Renewables take a back seat to nuclear in France’s new energy bill

A new energy bill put forward by France’s Ministry of Energy Transition has been criticised for favouring investment in the nation’s nuclear industry while omitting similar targets for renewable sources.

France currently derives about 70% of its electricity from nuclear energy. The country houses 56 reactors and one new station is currently under construction. These nuclear power stations generate enough energy to make France the largest net exporter of electricity in the world, which brings in more than €3 billion each year. 

This substantial income is certainly nothing to scoff at, but neither is France’s promise to be carbon neutral by the year 2050, something many argue will only be achieved through the better integration of renewable energy sources into the national energy network.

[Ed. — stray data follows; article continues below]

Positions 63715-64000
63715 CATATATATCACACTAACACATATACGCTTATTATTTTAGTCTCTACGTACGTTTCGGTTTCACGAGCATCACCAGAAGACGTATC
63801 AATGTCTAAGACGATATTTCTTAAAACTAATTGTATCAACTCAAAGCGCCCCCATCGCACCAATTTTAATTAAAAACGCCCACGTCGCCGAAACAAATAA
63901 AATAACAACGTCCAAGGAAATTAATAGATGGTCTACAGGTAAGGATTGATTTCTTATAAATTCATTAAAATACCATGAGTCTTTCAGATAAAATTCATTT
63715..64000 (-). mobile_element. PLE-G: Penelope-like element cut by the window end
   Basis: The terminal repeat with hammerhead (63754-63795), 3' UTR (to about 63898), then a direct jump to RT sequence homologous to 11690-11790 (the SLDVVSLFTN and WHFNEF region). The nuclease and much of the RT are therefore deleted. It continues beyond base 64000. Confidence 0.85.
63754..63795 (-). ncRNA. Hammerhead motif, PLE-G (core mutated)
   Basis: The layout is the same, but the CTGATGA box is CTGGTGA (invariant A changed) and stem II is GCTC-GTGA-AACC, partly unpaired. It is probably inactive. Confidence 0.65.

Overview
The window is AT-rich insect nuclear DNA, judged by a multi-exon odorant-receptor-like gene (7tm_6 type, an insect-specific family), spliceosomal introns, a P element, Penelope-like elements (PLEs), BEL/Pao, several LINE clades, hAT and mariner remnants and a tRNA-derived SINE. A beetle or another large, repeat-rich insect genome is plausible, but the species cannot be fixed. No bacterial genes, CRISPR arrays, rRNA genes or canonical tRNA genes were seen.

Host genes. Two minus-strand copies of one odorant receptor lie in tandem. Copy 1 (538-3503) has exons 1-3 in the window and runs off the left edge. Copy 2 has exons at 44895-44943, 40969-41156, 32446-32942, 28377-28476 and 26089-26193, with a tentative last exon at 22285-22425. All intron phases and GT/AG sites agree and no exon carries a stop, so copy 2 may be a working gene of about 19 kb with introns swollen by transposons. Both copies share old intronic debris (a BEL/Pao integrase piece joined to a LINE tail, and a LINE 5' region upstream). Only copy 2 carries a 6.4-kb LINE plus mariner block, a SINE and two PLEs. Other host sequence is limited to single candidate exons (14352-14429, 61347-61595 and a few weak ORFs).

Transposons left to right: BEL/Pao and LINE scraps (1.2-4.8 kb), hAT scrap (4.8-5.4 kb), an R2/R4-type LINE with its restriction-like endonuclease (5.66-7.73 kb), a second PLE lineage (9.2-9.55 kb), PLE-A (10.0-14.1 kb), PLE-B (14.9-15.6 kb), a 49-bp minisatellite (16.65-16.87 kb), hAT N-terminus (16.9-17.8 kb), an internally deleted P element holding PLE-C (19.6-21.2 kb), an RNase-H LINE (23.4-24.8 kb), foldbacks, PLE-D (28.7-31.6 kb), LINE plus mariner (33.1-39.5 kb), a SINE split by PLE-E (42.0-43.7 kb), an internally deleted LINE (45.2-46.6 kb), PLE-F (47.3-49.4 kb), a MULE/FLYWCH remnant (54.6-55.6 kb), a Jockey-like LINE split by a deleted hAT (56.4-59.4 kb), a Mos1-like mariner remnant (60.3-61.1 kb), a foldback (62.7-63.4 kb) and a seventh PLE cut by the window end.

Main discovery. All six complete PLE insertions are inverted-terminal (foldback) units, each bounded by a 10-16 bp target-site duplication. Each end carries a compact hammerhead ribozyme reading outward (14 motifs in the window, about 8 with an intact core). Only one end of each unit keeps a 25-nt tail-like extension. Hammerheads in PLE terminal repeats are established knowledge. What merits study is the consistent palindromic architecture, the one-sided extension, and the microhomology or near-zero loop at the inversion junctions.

The proposed text highlights “the sustainable choice of using nuclear energy as a competitive and carbon-free” source of electricity. It also affirms the intention to build at least six, but as many as 14, new reactors in the coming years in order to pull off the transition away from fossil fuels and meet climate change goals despite the findings of numerous studies that state France will need to give more weight to renewable sources of energy production if it is to achieve its carbon neutrality ambitions.  

Another contentious aspect of the bill is that no such targets for improving France’s renewable energy capacities are included, whereas previous energy laws did. Instead, the bill makes talk of “efforts” rather than specific objectives. 

Opposers to the new energy bill say the government is backtracking on its green energy pledges made in recent years in favour of ensuring the “energy sovereignty” of the nation through nuclear means.  

The ministry has denied the criticisms, saying, “It is false to say that there is no renewable objective.” However, no additional explanation on what that objective is, in the context of France’s energy plans going forward, has been provided. 


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Photo source: Jametlene Reskp, Unsplash